Sentiment soured, led by technology stocks, without any obvious news catalysts. US Treasury Secretary Yellen added to the mood by saying rates may need to rise to prevent overheating. The S&P500 is currently down 1.0%, the US dollar is stronger, and bond yields are slightly lower.
Commodities, Brent crude oil futures rose 1.9% to $68.85 – a six-week high, copper rose 0.2%, and gold fell 0.9%, while iron ore futures (TSI) were unchanged. The bi-monthly GDT dairy auction resulted in an overall price fall of 0.7%, with whole milk powder up 0.7% (in line with yesterday’s futures market predictions of +1%).
Overnight Currency Ranges
AUD/USD 0.7675 0.7761
EUR/USD 1.1999 1.2063
GBP/USD 1.3840 1.3905
USD/JPY 109.04 109.48
NZD/USD 0.7116 0.7204
USD/CAD 1.2276 1.2352
USD/CNH 6.4683 6.4911
AUD/JPY 83.95 84.72
AUD/NZD 1.0775 1.0820
Following its multiple failures to cross 0.7820 during the latest April, AUD/USD dropped to the lowest in three weeks the previous day as downbeat data and the Reserve Bank of Australia’s (RBA) cautious optimism, not to forget risk-off mood. Australia’s March month trade numbers came in weaker than expected ahead of the RBA’s comments suggesting extended easy money policies. Even so, the Aussie central bank revised up economic growth forecasts while cutting down on unemployment rate expectations.
On the other hand, comments from US Treasury Secretary Janet Yellen troubled traders as she initially backed interest rate hike, indirectly, before saying, “not predicting or recommending” such moves. Elsewhere, the coronavirus (COVID-19) tension escalates in Asia as Japan’s largest prefecture (by area) asked for further activity restrictions to tame the pandemic’s spread while India keeps suffering from the deadly virus despite global help.
Meanwhile, US trade figures and factory orders eased in March whereas vaccine developments have been positive of late. Against this backdrop, Wall Street benchmarks closed mixed with Dow Jones Industrial Average’s (DJI30) bounce during the last hours. However, the US Treasury yields remain downbeat, propelling the US dollar index (DXY).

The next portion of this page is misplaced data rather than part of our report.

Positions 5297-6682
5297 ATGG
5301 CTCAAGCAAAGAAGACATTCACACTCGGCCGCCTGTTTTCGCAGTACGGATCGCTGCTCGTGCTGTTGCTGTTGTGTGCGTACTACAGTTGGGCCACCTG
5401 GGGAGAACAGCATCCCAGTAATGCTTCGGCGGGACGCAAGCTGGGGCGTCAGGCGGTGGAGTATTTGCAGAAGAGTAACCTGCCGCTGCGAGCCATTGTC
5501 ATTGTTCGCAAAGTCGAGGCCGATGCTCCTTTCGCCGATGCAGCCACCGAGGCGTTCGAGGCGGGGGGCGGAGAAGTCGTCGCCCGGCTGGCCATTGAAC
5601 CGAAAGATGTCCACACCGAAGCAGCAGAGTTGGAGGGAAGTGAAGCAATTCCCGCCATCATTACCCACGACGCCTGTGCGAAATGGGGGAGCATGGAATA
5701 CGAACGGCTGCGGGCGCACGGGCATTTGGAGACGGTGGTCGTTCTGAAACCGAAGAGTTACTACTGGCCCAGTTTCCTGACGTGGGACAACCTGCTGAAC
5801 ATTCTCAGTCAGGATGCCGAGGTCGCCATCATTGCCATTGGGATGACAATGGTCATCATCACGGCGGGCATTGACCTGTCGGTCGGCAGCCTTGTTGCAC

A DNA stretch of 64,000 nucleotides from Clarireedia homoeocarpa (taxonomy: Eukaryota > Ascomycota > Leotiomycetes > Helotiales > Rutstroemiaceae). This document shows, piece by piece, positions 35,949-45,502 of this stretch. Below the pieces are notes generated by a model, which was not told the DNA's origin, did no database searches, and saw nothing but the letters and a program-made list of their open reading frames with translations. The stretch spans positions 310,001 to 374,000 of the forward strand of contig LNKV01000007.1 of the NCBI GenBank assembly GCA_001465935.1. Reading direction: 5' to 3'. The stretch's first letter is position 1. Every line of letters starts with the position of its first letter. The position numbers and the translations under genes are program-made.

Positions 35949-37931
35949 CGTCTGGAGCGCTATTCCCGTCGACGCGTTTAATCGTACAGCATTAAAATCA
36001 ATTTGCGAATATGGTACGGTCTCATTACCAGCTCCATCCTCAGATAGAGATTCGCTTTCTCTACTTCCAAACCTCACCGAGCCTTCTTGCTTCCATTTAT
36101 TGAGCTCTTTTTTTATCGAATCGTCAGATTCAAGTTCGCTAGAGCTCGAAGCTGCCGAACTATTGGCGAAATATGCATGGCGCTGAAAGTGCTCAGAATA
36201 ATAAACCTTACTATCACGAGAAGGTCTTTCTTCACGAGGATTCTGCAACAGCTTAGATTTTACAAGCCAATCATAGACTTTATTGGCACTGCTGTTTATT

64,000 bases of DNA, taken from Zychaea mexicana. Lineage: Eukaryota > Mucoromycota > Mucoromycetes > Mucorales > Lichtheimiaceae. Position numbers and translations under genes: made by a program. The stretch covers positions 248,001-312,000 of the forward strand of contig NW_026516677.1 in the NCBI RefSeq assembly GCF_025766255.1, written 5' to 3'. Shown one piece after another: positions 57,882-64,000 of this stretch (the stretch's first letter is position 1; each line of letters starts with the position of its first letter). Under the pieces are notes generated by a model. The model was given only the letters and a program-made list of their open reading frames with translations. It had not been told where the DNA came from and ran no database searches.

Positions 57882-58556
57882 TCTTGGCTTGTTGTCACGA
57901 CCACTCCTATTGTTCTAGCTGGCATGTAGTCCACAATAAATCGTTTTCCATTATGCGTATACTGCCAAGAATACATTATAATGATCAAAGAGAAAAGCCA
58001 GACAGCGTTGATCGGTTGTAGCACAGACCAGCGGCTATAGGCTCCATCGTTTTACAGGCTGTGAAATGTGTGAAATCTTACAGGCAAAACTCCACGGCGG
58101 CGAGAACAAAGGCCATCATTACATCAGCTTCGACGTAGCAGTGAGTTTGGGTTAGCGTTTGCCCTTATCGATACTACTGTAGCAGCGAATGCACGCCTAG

Moving forward, markets may keep their eyes on the risk catalysts while the second-tier activity and housing numbers from Australia may also provide near-term direction. It should also be noted that the US ADP Employment Change and ISM Services PMI for April will be the key afterward.
Event Risk Data Today
Australia: On balance, markets expect March dwelling approvals to show another gain of 3% but there are significant risks on both sides. HIA new home sales spiked again in March (+90%, after a similar 90% spike in Dec) suggesting there was another major pull-forward effect just ahead of the end of the HomeBuilder scheme on March 31. However, the flow through to approvals is highly uncertain. The April AiG PCI is due; the March read indicated that conditions in the construction sector are at a series high.
NZ: The six-monthly RBNZ Financial Stability Report comes against the backdrop of some significant changes to housing policy – although those changes will somewhat overshadow the report itself. The Government announced a range of policies in late March, which will tilt the playing field away from highly-leveraged investors. But it’s too early to have any evidence of their impact. Restrictions on high loan-to-value lending have failed to dampen the housing market’s strength. The Government also asked the RBNZ for advice on debt-to-income ratios and interest-only lending, but that advice isn’t expected until late May.
Markets expect that the Q1 household labour force survey will reveal that employment rose 0.3% over the quarter; that should see an unemployment rate of 4.9%, the same as for the December quarter. That in itself is a surprising drop from the (apparent) post-Covid peak of 5.3% in September. Meanwhile, we expect a 0.3% increase in the Q1 Labour Cost Index measure of wage growth. This would leave the annual growth rate unchanged at 1.6%. Finally, ANZ commodity prices should see more modest gains in April after a bumper March.
US: Markets expect that April ADP employment will rise 850k; however, the measure is not always in-step with official payrolls. The April ISM non-manufacturing index is expected to rise to 64.1, as the service sector continues to be propelled by surging household consumption. The FOMC’s Evans and Mester will speak.